First, however, the party moving to compel discovery must prove that the opposing party’s answers are incomplete. Bayview Loan Servicing, LLC v. Boland, 259 F.R.D. 516, 518 (D. Colo. 2009) (citing Daiflon, Inc. v. Allied Chemical Corp., 534 F.2d 221 (10th Cir. 1976) (“appellees had the burden of proving the answer to their interrogatory was indeed incomplete”)); see also Continental Ins. Co. v. McGraw, 110 F.R.D. 679, 682 (D. Colo. 1986) (the burden of proof lies with the proponent to prove answers are incomplete, inadequate, or false).

The Court will thus analyze each of Plaintiff’s challenges to the enumerated discovery responses.

A. Interrogatory A12 to Defendant Pelle

This interrogatory asked: “Who is the designated health care provider responsible for continuity of care for Andrew Johnson from admission to transfer or discharge from the Boulder County Jail?”[1] Docket #64, exh. 1 at 4. Defendant Pelle responded: “The jail maintains the medical staff responsible for the inmates’ medical needs during their incarceration.” Id.

Plaintiff asserts the answer “avoids the question.” Docket #60 at 2. Defendant Pelle responds that “the answer was sufficient because there is not a single health care provider who is solely responsible for either Plaintiff’s or any other inmate’s or detainee’s care. The on-duty medical staff as a whole provides continuity of care for all inmates and detainees with medical problems. Outside medical providers are responsible for the service that they provide.” Docket #64 at 2.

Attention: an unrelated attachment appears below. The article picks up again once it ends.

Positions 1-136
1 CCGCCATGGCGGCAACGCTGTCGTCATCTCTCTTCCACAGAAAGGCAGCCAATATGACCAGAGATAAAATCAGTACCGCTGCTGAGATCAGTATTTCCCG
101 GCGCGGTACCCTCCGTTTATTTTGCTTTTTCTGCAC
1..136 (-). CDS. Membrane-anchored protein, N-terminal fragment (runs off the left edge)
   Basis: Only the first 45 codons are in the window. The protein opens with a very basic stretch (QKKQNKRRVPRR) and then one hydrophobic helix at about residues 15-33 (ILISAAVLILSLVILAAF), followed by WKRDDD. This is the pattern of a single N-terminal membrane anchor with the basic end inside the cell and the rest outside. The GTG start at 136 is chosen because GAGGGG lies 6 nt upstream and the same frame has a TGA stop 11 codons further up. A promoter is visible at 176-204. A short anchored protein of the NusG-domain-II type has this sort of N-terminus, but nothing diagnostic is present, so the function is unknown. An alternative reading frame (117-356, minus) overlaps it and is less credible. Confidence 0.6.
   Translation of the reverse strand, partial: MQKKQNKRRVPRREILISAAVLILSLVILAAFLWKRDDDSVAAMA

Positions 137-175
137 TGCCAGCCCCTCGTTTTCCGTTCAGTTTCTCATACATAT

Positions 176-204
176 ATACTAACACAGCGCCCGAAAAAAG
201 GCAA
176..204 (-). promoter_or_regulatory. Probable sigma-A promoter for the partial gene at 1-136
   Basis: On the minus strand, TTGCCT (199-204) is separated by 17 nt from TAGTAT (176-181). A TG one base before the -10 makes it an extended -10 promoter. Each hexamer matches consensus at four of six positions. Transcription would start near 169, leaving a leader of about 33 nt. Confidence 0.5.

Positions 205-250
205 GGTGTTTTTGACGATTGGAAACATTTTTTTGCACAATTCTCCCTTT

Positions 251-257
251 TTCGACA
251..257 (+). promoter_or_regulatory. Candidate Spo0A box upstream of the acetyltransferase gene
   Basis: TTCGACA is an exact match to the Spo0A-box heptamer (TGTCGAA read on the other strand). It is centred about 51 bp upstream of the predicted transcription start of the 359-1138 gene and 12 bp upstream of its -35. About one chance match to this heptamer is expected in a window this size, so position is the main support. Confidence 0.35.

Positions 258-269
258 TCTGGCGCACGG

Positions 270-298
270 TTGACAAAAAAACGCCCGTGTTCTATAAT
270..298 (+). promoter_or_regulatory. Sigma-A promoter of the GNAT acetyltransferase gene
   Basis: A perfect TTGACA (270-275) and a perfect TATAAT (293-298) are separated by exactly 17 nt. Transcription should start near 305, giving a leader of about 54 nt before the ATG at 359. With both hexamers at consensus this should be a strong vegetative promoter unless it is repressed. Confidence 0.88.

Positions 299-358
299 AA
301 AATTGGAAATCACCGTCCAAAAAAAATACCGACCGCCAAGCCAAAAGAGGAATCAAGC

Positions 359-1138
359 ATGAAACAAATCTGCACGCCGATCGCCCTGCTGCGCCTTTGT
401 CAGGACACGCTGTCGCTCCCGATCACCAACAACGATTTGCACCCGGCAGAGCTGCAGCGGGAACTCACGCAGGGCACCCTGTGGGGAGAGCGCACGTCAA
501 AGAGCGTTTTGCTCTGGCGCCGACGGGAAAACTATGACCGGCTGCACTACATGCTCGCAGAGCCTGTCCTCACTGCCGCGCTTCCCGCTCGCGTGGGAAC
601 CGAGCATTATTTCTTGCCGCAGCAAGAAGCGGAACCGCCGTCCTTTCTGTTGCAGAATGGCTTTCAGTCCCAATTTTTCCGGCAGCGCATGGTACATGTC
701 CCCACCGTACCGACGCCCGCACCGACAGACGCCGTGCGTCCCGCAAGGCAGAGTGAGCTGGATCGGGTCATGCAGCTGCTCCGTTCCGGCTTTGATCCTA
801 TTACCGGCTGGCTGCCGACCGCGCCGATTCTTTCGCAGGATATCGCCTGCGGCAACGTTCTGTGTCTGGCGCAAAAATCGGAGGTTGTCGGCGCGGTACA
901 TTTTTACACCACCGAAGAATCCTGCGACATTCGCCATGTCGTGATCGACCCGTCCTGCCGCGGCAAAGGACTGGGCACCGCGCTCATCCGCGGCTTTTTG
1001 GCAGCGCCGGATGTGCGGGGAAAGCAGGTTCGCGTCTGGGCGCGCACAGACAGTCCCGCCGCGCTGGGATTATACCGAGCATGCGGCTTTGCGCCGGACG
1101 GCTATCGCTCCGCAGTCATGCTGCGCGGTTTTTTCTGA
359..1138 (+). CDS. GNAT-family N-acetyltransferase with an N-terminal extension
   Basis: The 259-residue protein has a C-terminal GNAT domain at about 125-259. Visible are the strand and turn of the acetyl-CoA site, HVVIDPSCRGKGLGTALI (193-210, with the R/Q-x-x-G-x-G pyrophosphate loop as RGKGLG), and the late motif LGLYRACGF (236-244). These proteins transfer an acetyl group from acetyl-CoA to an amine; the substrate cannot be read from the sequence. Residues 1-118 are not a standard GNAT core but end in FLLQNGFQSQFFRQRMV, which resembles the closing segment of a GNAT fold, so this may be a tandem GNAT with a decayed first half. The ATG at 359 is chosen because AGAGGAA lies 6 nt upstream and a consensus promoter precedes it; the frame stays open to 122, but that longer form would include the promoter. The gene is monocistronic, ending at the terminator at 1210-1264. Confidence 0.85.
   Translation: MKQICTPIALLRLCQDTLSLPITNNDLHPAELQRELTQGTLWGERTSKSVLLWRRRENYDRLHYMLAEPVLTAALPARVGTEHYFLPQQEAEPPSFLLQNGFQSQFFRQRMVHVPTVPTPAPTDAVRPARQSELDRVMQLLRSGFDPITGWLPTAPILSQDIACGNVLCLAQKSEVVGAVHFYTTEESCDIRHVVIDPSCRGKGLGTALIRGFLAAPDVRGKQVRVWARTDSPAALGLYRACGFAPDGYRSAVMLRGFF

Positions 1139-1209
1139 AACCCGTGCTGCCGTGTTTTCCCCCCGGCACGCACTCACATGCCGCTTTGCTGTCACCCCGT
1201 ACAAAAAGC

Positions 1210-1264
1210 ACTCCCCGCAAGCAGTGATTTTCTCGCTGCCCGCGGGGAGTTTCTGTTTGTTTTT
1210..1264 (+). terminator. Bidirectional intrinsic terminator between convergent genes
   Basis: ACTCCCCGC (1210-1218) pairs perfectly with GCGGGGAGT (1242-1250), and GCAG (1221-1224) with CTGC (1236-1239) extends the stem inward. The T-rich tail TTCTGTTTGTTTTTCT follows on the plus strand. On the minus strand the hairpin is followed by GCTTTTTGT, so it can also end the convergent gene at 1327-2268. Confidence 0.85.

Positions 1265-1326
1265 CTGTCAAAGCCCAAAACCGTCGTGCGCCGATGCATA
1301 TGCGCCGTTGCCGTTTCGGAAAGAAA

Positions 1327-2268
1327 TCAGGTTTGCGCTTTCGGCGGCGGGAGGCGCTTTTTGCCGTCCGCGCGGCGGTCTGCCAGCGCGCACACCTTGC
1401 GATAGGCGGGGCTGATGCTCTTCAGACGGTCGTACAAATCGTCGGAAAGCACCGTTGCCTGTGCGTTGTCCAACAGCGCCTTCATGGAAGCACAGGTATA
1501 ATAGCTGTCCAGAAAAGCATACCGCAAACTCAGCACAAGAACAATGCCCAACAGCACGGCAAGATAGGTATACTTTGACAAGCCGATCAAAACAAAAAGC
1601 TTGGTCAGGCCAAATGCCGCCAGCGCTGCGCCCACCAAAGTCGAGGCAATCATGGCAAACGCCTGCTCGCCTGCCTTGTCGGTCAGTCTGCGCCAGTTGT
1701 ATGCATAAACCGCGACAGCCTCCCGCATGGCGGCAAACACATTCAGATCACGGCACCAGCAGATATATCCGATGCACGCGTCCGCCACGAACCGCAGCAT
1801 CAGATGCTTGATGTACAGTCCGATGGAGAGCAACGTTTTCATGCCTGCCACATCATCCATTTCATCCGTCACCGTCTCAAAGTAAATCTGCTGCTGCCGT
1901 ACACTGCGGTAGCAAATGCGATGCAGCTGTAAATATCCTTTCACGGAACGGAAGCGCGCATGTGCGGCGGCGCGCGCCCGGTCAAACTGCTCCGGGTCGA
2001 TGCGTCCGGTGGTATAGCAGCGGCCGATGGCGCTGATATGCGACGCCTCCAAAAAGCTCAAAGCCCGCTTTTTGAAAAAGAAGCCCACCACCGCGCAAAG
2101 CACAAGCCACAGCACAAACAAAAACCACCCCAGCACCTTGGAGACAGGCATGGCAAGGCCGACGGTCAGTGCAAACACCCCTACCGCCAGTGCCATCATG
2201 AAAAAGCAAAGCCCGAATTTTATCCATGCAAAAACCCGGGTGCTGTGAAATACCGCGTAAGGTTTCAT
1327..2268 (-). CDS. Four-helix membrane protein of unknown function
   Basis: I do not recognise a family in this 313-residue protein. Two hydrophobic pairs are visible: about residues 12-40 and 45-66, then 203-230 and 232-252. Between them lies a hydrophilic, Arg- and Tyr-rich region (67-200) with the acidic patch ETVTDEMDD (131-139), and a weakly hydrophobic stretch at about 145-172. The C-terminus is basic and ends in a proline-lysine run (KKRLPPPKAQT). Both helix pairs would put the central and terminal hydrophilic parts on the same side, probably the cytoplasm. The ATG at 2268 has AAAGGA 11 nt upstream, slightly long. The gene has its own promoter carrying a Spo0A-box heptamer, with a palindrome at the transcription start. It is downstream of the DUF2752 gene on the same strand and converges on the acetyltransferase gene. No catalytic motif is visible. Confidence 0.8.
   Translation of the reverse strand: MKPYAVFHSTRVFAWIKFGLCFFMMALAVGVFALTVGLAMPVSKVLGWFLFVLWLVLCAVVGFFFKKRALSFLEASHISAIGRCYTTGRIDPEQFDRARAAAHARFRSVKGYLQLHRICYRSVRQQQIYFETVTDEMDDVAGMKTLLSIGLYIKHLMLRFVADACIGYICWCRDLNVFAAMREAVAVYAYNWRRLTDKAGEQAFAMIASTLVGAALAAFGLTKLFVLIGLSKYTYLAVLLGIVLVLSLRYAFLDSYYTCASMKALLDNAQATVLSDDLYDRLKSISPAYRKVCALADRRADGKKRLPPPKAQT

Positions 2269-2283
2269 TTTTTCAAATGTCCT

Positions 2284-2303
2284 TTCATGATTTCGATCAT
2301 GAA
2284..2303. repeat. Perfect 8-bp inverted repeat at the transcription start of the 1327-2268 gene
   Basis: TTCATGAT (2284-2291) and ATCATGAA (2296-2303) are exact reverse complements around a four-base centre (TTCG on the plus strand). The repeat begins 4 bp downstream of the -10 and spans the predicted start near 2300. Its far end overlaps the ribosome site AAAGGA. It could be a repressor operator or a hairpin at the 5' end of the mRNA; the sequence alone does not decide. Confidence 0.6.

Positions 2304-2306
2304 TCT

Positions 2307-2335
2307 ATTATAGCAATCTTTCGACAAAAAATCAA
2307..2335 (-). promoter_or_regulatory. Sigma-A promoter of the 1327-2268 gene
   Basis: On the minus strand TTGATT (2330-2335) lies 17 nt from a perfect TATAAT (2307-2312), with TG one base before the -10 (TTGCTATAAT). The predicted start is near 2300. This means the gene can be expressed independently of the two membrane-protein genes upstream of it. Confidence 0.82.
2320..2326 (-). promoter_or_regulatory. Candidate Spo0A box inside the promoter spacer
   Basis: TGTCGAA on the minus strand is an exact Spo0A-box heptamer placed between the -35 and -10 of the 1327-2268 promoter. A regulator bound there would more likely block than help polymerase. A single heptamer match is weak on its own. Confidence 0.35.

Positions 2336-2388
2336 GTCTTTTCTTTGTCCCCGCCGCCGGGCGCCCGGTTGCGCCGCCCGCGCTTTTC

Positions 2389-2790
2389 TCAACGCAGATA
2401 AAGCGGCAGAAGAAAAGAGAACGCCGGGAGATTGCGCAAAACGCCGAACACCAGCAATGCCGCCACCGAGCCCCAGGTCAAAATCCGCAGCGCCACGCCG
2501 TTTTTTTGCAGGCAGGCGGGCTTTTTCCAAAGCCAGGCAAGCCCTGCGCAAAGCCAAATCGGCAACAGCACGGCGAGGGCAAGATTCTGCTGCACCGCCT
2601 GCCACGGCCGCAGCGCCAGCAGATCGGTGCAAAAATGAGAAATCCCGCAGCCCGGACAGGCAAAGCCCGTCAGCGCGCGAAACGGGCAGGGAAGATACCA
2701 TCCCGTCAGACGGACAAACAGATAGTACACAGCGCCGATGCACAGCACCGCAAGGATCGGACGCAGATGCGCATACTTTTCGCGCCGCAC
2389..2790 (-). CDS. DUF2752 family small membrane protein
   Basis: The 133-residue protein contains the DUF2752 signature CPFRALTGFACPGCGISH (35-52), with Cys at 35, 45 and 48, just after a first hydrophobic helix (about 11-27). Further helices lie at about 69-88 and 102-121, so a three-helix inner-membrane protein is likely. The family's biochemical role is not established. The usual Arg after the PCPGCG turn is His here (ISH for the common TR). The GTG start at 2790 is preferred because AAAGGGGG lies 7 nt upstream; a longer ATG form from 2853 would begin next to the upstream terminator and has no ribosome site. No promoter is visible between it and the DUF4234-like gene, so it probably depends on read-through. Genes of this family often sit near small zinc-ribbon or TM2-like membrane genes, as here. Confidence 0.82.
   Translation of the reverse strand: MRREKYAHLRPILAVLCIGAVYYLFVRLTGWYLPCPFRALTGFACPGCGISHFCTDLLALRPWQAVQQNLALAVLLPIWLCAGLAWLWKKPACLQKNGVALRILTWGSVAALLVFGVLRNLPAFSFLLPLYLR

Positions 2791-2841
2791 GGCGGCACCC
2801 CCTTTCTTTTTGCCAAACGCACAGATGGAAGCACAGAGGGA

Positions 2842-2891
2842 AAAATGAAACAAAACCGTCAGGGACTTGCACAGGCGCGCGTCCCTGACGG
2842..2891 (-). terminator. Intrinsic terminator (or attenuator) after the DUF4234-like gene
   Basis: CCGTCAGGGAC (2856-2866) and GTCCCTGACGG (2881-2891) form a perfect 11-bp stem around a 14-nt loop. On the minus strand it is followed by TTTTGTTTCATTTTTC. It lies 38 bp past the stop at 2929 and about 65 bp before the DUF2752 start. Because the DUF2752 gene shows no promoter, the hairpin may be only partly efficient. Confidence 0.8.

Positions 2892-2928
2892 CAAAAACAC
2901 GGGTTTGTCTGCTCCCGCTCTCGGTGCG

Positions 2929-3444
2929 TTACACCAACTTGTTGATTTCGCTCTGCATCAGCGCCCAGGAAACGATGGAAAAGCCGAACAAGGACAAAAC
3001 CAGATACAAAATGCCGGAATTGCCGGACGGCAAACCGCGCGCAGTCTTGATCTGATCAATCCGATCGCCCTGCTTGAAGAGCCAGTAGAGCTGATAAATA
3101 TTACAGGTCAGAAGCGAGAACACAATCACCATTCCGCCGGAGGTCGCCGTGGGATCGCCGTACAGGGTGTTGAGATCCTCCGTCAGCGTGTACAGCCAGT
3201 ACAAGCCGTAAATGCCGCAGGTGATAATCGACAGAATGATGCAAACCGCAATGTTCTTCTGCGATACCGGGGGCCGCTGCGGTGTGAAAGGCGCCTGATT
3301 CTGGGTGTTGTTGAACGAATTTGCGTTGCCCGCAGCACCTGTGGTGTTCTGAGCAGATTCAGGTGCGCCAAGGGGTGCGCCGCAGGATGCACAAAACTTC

With that clarification from Defendant Pelle, the Court finds the answer is sufficient and no further information needs to be compelled. However, as long as Plaintiff has not exhausted his discovery, the Court will in the interest of justice allow Plaintiff to ask one additional interrogatory despite the discovery deadline having passed. In the additional interrogatory, Plaintiff may seek the identity of any dental care providers who were part of the “on-duty medical staff” during the relevant time period. Should Plaintiff choose to ask this interrogatory, he must do so on or before December 30, 2015.

B. Interrogatory A13 to Defendant Pelle

This interrogatory asked: “Who is the health authority or health services administrator that makes decisions about the deployment of health resources and the day-to-day operations of health services programs and assures detainees access to dental services at the Boulder County Jail?” Docket #64, exh. 1 at 4. Defendant Pelle responded: “The jail contracts with two physicians: Dr. Jeremiah Kaplan and Dr. Charles Davies. Revada Farnsworth is the Health Services Administrator. The jail also employs a dentist, a dental hygienist, mental health professionals, and many R.N.s and L.P.N.s who provide health services to the individuals incarcerated at the Boulder County Jail.” Id.

Plaintiff asserts the answer “does not answer the question” as it does not provide information about “who makes decisions to deploy resources and services and assures access to dental services.” Docket #60 at 3. Defendant Pelle responds that the answer was sufficient as it provided the identity of those persons generally responsible for deployment of health services. Docket #64 at 2.

The Court agrees with Defendant Pelle and finds no need to compel more information.

C. Interrogatory A14 to Defendant Pelle

This interrogatory asked: “What is the chain of command to supervise the medical services and assures they are received, adequate in providing necessary care and accessible?” Docket #64, exh. 1 at 5. Defendant Pelle responded: “The medical staff is to ensure provision of medical and dental care of inmates. If an inmate has a complaint about that service and files a grievance, it will ...